Nitride Photovoltaic Materials for Full Spectrum Utilization

Lead Research Organisation: University of Warwick
Department Name: Physics


With the global population projected to reach 12 billion by 2050 coupled with moderate economic growth, and despite increased energy efficiency, the total global energy consumption is estimated to more than double to ~28 TW (1 billion billion watts) from the current use of ~13 TW. To cap or reduce carbon dioxide levels, most of this additional energy must come from carbon-free sources, the largest of which is solar energy (100,000 TW). However, solar energy has to be converted into a useable form at reasonably low cost. Indeed, in the UK, recent increases in renewable energy generation have mostly relied upon increased use of wind power due to the relatively high cost of solar power. One of the most promising approaches to reducing the cost of solar power, is to use small-area high efficiency cells with light concentrated on them by low cost, large-area plastic lenses. The highest efficiency solar cells to date consist of three junction III-V semiconductor devices containing both arsenides and phosphides. The failure of the band gaps of these materials to match the wavelength range of the solar spectrum limits the maximum efficiency obtainable.The proposed work will develop nitride materials for future demonstration of full spectrum super-high efficiency photovoltaics. Nitride-based solar cells with concentrator technologies promise to deliver significant advances in efficiency and reductions in cost over the current state-of-the-art. This potential is a result of the newly discovered narrow band gap of indium nitride (InN), making the band gaps of the ternary alloys indium gallium nitride and indium aluminium nitride span the entire solar spectrum (0.6 to 3.4 eV for InGaN and 0.6 to 6.2 eV for InAlN). Solar cells made from these material systems are predicted to attain the maximum theoretical efficiency of a double-junction cell of 50%. This is almost twice as efficient as the current generation of triple-junction solar cell devices. Nitride based cells with three or more junctions could achieve efficiencies approaching 60%. However, research on these materials is not very advanced and the material quality is still being optimised. The epitaxial growth of InGaN and InAlN continues to be developed, with improvements being made by the project partners who will provide samples for the proposed work. In this project, a comprehensive programme of structural, optical and electrical characterisation will be undertaken to optimise these alloys for application in nitride-based photovoltaic devices. In parallel with these activities, experiments will also be undertaken on III-nitride structures to achieve reproducible n- and p-type doping, to develop tunnel junctions, to determine the role of defects in photovoltaic performance, and to optimise metal contacts and transparent conducting oxide solar cell windows. Solar cell modelling will be performed using material parameters determined from the experiments to produce optimized designs for high-efficiency nitride solar cells and to investigate new integrated optical/electrical solar cell designs which circumvent traditional current and lattice matching constraints. The proposed programme will ultimately allow the UK's exceptionally high expertise in the broad area of nitrides to be extended to include indium-rich nitride alloys for low cost, low carbon energy generation.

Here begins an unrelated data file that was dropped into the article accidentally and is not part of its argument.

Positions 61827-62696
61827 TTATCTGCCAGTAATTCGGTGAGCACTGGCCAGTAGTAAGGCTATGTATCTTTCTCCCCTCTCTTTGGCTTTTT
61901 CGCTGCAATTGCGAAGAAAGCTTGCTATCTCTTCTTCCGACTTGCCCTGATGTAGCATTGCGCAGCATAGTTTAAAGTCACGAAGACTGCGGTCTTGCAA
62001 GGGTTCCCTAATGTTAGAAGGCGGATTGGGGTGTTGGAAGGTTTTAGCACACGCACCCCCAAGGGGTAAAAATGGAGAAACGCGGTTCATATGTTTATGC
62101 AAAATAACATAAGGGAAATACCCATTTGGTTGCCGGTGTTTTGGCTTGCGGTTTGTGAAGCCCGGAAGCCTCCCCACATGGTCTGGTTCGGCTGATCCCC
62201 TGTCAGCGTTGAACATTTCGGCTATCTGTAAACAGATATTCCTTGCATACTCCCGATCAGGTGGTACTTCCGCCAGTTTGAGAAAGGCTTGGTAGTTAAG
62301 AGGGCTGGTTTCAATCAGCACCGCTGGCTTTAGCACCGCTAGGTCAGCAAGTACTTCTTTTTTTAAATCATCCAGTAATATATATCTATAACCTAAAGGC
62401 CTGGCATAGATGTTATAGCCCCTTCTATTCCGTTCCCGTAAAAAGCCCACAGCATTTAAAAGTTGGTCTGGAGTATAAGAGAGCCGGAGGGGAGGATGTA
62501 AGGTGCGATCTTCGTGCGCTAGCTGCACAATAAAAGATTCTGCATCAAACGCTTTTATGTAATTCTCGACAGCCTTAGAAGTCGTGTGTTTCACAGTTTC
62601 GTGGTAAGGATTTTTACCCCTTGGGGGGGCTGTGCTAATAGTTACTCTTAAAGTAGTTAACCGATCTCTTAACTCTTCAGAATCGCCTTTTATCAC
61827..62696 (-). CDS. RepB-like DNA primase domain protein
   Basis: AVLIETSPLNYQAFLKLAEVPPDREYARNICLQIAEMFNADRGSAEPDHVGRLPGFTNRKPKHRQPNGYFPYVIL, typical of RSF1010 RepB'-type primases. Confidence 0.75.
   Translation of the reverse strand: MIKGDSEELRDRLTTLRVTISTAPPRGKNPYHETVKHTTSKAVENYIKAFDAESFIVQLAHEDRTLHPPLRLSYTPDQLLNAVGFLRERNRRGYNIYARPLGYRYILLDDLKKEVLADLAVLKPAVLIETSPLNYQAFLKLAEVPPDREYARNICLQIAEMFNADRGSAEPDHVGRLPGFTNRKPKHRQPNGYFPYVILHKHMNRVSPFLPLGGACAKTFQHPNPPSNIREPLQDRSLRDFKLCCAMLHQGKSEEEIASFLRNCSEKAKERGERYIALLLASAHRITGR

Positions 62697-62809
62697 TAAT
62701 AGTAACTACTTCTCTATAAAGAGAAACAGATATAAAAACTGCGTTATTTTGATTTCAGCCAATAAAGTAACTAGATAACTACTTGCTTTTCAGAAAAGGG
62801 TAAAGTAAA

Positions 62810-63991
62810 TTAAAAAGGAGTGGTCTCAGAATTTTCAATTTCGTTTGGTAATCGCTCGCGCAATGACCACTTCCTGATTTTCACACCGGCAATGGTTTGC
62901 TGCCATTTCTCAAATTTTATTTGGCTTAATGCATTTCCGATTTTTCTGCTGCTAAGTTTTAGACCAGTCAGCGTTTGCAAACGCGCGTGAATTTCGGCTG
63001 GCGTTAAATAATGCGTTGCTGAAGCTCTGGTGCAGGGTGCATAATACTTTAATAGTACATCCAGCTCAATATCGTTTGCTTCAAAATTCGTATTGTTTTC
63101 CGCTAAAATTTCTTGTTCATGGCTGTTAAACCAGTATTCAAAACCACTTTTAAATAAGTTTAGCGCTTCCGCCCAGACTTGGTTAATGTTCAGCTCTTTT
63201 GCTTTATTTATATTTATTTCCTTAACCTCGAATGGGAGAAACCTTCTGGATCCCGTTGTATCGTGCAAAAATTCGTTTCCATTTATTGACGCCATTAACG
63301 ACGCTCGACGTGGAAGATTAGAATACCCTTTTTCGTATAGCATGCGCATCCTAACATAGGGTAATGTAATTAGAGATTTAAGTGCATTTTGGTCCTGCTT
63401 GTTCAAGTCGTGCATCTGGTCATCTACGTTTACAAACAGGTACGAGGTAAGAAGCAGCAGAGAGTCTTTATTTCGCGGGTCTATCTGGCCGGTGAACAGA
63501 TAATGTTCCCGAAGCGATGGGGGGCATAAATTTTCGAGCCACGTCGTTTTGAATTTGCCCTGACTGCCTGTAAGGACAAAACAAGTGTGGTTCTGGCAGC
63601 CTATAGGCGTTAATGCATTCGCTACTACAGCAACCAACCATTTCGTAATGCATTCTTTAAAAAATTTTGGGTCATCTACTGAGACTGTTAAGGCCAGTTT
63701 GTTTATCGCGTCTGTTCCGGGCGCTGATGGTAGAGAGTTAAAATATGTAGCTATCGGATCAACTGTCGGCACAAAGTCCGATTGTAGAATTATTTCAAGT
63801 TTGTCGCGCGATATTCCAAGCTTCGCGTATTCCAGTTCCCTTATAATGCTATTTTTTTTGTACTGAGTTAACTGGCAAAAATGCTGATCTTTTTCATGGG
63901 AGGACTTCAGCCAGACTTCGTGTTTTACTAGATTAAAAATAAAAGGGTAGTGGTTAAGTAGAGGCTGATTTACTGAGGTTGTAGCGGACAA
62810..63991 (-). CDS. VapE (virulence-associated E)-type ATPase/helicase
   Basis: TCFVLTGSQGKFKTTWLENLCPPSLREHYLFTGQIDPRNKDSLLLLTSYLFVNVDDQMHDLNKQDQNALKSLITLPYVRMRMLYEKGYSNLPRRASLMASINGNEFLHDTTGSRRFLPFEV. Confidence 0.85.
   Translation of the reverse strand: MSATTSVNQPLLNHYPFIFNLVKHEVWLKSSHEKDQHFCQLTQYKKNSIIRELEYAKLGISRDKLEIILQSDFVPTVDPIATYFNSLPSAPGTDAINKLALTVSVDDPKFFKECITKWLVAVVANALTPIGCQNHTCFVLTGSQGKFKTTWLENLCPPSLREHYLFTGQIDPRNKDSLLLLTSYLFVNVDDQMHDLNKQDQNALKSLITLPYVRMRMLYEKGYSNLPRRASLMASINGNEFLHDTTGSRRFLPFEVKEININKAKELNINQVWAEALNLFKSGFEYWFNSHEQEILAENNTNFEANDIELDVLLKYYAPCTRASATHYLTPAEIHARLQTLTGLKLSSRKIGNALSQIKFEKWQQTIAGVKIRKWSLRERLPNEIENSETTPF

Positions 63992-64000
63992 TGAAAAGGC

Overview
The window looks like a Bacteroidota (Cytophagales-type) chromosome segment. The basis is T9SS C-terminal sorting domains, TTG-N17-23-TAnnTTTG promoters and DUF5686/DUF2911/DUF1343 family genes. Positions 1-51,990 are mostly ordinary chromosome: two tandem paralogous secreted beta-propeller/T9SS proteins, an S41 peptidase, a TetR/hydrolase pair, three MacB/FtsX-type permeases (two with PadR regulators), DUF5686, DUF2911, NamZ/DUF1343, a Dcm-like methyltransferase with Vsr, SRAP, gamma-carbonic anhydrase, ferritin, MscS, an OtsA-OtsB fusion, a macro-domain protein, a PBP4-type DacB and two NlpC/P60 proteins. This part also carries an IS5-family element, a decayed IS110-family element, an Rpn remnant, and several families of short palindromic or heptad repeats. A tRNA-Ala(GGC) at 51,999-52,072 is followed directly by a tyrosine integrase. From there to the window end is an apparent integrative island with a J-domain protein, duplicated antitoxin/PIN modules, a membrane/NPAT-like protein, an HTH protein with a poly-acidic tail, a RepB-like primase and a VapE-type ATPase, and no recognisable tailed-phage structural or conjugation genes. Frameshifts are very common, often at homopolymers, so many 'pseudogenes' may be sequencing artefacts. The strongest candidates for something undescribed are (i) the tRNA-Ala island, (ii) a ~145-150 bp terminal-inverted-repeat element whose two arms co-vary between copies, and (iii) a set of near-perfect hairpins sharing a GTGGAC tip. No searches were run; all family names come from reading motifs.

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Related Projects

Project Reference Relationship Related To Start End Award Value
EP/G004447/1 26/11/2008 01/01/2012 £694,057
EP/G004447/2 Transfer EP/G004447/1 31/03/2012 30/11/2014 £491,436
Description The properties of the semiconductors indium nitrides and indium gallium nitride were investigated for their prospects for use in full spectrum photovoltaics.
Exploitation Route The findings will inform future studies of the same semiconductors.
Sectors Energy